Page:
Friday, November 20, 2009

VA Recognizes Agent Orange Link to More Diseases

By Army Sgt. 1st Class Michael J. Carden
American Forces Press Service

Nov. 20, 2009 - An independent study by the Institute of Medicine last month resulted in broadened health coverage by the Veterans Affairs Department for Vietnam War veterans who were exposed to Agent Orange. Research found that three illnesses – B cell leukemias, Parkinson's disease and ischemic heart disease -- possibly are associated with Agent Orange exposure. Those conditions join a list of related diseases for which Vietnam War veterans already receive compensation, such as prostate cancer, respiratory cancers, soft-tissue sarcomas, Hodgkin's disease, non-Hodgkin's lymphoma and multiple myeloma.

Veterans who served in Vietnam between 1962 and 1975 may qualify for monthly disability compensation and do not have to provide proof they were exposed to Agent Orange to qualify for health benefits.

"We must do better reviews of illnesses that may be connected to service, and we will," VA Secretary Eric K. Shinseki said in statement released last month. "Veterans who endure health problems deserve timely decisions based on solid evidence."

The U.S. military used Agent Orange herbicides in the Vietnam conflict from 1961 to 1971 to clear foliage that provided enemy cover. VA officials estimate that about 2.6 million military personnel who served in Vietnam were affected.

U.S. Rep. Bob Filner, House Veterans Affairs Committee chairman, released a statement today calling for additional support of the Agent Orange Equity Act of 2009. The bill expands eligibility for presumptive conditions to veterans who were not directly "boots on the ground," such as sailors and pilots.

Current law suggests that location of service in Vietnam affects some of the qualifications for Agent Orange compensation.

"Time is running out for these Vietnam veterans," Filner said. "Many are dying from their Agent Orange-related diseases, uncompensated for their sacrifice. If, as a result of service, a veteran was exposed to Agent Orange, and it has resulted in failing health, this country has a moral obligation to care for each veteran the way we promised we would."

About 800,000 Vietnam veterans are estimated to be alive today and eligible for treatment for Agent Orange-related illnesses. According to VA's Web site, the department presumes all military members who served in Vietnam were exposed to Agent Orange. Also, some children of female Vietnam veterans may qualify for compensation, based on birth defects associated with the chemicals.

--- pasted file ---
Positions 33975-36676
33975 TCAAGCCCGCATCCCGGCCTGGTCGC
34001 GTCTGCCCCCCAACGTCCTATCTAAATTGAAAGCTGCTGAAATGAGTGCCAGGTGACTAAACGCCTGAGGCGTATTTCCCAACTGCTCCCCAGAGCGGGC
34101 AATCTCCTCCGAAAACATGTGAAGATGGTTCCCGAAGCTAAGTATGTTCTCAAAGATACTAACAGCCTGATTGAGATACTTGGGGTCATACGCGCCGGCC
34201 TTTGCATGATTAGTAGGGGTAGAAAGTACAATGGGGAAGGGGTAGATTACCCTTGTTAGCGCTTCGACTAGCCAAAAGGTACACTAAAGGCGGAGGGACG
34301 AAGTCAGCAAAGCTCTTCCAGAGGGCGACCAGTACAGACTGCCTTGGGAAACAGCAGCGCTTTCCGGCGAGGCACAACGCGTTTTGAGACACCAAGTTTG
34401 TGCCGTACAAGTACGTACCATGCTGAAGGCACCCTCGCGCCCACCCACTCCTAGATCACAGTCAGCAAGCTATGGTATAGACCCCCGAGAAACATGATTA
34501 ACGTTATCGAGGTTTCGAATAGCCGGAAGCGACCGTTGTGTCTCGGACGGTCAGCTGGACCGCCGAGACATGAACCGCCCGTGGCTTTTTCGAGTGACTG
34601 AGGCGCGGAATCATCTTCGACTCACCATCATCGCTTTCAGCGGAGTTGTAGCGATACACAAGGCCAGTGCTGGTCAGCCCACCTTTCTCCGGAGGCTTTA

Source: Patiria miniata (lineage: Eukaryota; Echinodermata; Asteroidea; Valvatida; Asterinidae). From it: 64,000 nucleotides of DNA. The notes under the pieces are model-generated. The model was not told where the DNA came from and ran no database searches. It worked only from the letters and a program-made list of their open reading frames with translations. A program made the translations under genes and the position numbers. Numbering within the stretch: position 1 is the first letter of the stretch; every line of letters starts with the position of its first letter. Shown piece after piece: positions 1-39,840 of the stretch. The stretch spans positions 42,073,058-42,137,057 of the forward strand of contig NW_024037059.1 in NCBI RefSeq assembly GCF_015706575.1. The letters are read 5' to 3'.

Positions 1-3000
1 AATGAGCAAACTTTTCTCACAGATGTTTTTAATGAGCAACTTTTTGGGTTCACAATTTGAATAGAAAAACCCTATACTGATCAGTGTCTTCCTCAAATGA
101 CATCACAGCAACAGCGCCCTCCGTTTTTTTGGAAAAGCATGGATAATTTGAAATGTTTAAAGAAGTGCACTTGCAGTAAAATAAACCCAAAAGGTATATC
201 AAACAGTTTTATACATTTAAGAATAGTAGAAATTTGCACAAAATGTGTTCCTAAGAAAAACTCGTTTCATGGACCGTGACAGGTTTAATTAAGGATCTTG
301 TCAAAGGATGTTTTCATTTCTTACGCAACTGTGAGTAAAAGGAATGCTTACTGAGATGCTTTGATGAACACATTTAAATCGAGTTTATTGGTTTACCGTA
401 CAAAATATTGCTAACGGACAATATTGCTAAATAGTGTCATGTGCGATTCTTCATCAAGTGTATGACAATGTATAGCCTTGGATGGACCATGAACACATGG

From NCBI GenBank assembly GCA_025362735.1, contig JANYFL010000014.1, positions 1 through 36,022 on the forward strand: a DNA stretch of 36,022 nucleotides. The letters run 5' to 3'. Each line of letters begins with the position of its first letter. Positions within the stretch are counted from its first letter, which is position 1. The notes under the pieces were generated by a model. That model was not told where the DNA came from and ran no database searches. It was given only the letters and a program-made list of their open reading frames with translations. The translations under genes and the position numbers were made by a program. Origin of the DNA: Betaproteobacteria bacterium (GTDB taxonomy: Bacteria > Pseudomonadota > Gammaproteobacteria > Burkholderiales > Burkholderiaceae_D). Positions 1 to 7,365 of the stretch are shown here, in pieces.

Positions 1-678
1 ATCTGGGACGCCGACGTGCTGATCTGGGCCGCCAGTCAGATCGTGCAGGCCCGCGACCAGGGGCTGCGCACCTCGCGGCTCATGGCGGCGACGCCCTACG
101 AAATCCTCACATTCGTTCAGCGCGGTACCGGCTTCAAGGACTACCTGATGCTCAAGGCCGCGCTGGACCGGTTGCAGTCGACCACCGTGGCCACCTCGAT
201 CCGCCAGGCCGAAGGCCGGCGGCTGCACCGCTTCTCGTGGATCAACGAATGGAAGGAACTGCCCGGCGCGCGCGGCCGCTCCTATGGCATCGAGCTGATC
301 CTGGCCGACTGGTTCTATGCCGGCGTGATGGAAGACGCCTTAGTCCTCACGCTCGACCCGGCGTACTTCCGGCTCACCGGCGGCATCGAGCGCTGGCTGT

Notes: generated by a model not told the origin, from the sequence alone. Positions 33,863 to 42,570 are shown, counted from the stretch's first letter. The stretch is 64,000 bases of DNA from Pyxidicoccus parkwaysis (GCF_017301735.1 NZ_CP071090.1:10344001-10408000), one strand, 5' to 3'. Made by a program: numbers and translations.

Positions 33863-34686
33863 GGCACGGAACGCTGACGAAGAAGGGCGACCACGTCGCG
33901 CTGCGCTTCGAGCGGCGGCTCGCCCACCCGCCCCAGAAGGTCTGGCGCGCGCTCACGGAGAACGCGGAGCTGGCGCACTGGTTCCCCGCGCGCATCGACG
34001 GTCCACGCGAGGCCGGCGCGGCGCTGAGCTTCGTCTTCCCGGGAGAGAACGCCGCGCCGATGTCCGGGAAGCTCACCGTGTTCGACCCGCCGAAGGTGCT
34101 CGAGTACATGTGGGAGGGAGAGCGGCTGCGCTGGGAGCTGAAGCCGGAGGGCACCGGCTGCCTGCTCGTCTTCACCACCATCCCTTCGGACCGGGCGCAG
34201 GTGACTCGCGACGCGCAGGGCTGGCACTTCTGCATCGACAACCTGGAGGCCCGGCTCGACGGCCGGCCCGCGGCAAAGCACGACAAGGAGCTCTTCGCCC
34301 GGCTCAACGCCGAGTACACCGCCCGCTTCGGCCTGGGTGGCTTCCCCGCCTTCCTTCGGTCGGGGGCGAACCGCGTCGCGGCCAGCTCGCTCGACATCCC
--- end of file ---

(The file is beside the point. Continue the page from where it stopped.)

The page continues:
Army Announces Independent Body Armor Review

Secretary of the Army John McHugh announced today that the National Research Council (NRC) will perform an independent assessment of the Army's body armor testing, following last month's recommendation by the Government Accountability Office (GAO) for an independent review. The NRC functions under the auspices of the National Academies, a private, nonprofit institution that provides science, technology, and health policy advice to the federal government and the public on critical national issues.

"We are committed to providing our warfighters with world-class equipment, and are confident that our body armor continues to defeat the threat to our soldiers," McHugh said. "The Army welcomes this independent review, and is grateful for the analysis and expertise of the National Research Council."

"I appreciated the opportunity to discuss this initiative with Dr. Gilmore, the Department of Defense's director of operational test and evaluation, prior to its completion," McHugh continued. "As I said at the time, I fully endorse this analysis and pledge the Army will render its total cooperation."

Under an agreement between the National Academies and the director of operational test and evaluation (DOT&E), the Department of Defense's final independent authority on survivability testing of body armor, the NRC will perform an independent assessment of ongoing body armor testing. The purpose of the NRC assessment is to ensure that the Army maintains the highest standards for testing processes and protocols, thus addressing concerns raised by the GAO about current testing procedures.